Timmy was fully aware of the ghost stories surrounding that church, but with his curiously came unusual bravery. He wanted to see those ghosts in person. He wondered if they could talk. If so, then maybe they could tell him all sorts of fascinating stories.

The hill had a gentle slope, but it was covered in tall weeds. Buried deep within those weeds were pieces of trash from the time before the Great Collapse: doll heads, plastic bottles, and other miscellaneous items. Timmy pretended he was a soldier navigating a minefield. A few short moments later, he reached the square double doors. They were once a bright red, but just like the white walls, nearly all the paint had been chipped away. The boy looked up at the steeple, then back down at the limestone foundation. It was simple architecture made by simple folk, but there was a stoic beauty in its simplicity.

Then the doors flew open. Timmy’s eyes widened. He half expected something to jump out at him, but there was nothing, not even the tiniest insect. Sensing that no danger was near, he slowly entered. Blue light shone down from the holes in the roof and through the broken windows. The pews were covered in thick layers of dust. Chunks of plaster were scattered about. The shelves had collapsed, and the moldy Bibles and hymnals it held rested in piles on the floor. Most of the carpet leading up to the altar had rotted away. A large wooden cross was mounted on the wall behind the pulpit. He had been in the replica many times, but the original felt different. It had a certain essence that he could not articulate but knew was there. The replica always bored him, but the original enchanted him.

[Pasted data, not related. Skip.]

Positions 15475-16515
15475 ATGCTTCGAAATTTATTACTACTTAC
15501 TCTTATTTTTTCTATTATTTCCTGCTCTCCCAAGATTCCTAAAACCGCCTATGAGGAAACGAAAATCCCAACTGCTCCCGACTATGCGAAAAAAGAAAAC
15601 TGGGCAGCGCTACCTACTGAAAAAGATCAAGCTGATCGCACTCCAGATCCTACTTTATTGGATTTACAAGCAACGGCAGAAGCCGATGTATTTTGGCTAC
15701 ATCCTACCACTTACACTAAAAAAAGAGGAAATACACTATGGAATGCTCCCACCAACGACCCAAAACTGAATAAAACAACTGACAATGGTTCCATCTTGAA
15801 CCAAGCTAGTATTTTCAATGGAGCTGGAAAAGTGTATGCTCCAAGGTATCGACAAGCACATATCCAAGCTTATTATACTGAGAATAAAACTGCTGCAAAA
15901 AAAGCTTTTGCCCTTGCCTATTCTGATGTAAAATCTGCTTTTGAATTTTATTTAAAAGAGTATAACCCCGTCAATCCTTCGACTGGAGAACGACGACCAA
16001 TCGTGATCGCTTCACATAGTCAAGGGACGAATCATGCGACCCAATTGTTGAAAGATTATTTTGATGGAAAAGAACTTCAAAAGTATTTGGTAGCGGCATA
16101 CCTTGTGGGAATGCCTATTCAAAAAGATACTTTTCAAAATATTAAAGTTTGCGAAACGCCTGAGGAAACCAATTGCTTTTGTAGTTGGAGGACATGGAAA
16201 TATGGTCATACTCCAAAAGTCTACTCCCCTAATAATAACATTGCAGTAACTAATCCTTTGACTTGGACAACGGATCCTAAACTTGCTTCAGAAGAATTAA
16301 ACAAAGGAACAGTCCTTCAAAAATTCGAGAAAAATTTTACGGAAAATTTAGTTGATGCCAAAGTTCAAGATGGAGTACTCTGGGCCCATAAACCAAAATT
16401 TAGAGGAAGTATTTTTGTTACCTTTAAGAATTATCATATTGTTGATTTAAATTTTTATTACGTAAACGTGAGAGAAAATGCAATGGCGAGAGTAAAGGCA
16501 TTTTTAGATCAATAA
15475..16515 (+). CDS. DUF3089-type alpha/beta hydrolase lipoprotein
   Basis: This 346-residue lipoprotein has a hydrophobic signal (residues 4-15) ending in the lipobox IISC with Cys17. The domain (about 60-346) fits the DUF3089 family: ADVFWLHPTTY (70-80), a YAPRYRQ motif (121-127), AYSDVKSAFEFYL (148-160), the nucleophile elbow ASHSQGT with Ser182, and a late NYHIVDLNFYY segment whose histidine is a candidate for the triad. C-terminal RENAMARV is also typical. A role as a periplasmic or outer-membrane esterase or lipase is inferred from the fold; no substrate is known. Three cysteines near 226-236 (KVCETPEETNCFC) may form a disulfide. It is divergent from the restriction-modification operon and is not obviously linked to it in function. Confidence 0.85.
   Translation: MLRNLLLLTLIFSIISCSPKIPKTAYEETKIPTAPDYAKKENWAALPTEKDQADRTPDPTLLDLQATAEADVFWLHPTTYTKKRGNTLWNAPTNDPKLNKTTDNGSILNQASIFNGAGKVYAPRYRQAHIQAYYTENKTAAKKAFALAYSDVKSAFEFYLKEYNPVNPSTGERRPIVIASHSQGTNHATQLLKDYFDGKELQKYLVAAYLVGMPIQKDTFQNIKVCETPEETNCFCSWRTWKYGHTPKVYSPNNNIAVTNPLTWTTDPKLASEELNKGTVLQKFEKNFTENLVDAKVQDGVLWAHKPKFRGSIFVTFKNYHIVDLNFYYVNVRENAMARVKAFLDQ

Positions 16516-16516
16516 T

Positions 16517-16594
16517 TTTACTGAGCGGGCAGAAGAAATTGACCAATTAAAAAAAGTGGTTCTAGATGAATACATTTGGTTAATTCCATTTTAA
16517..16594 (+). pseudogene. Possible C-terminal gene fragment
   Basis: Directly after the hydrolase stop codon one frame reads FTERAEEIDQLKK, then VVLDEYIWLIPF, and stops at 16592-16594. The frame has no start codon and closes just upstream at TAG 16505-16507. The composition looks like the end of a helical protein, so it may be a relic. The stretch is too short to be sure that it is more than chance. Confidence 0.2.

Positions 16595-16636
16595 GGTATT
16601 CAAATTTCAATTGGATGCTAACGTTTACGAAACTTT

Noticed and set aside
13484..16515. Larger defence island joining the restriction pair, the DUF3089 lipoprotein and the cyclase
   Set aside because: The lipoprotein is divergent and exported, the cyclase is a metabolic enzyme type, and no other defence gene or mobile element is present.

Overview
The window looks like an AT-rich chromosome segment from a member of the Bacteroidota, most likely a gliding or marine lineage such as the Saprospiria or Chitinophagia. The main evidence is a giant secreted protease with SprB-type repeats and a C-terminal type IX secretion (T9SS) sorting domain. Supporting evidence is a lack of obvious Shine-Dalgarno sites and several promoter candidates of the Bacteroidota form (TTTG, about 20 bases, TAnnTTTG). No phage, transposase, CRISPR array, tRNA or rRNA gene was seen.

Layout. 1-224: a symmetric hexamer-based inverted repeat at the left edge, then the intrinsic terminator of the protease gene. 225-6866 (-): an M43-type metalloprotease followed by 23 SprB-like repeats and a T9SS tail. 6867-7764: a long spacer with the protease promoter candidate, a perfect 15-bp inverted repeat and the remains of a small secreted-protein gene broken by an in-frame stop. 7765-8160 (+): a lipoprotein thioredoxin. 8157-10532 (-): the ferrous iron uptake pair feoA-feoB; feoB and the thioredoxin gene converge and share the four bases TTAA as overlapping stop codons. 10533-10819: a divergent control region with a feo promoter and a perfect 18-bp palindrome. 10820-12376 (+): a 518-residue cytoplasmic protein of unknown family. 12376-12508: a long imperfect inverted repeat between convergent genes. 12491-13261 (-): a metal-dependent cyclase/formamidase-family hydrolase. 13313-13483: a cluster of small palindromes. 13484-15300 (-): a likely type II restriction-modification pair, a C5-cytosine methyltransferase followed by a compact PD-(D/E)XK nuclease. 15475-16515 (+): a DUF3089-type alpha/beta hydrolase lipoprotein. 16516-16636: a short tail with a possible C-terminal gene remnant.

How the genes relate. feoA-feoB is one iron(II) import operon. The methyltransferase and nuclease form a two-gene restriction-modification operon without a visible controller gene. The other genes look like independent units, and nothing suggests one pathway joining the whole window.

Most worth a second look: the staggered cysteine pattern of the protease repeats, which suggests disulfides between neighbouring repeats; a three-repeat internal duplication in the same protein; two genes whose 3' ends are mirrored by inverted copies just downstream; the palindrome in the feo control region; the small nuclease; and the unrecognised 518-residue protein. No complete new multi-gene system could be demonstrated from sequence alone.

A man materialized behind the pulpit. He was thin and his face was heavily wrinkled. Circular glasses rested on his nose, and he was dressed in a suit and tie. Upon seeing the man’s translucence and faint white glow, Timmy realized that he was a ghost. His parents always told him how scary ghosts were, but he didn’t get that feeling from the old man. There was instead a sense of benevolence about him. The young boy then began to wonder why the spirit was here.

"Hi," he said. "What’s your name?"

The spirit did not acknowledge him.

"Can you hear me?" the boy said again.

Apparently not, for the old man pulled out a Bible, put it on the pulpit, and opened it. Timmy turned around and noticed a congregation of ghosts, 60 in total. They slowly poured in and seated themselves in the pews. The boy stood by the preacher’s side and gazed upon the crowd. Some were dressed in their Sunday best, while others wore T-shirts and jeans. Who were these people? What were their stories? These and many other questions swirled in the boy’s head. He waved at them to grab their attention, but to no avail.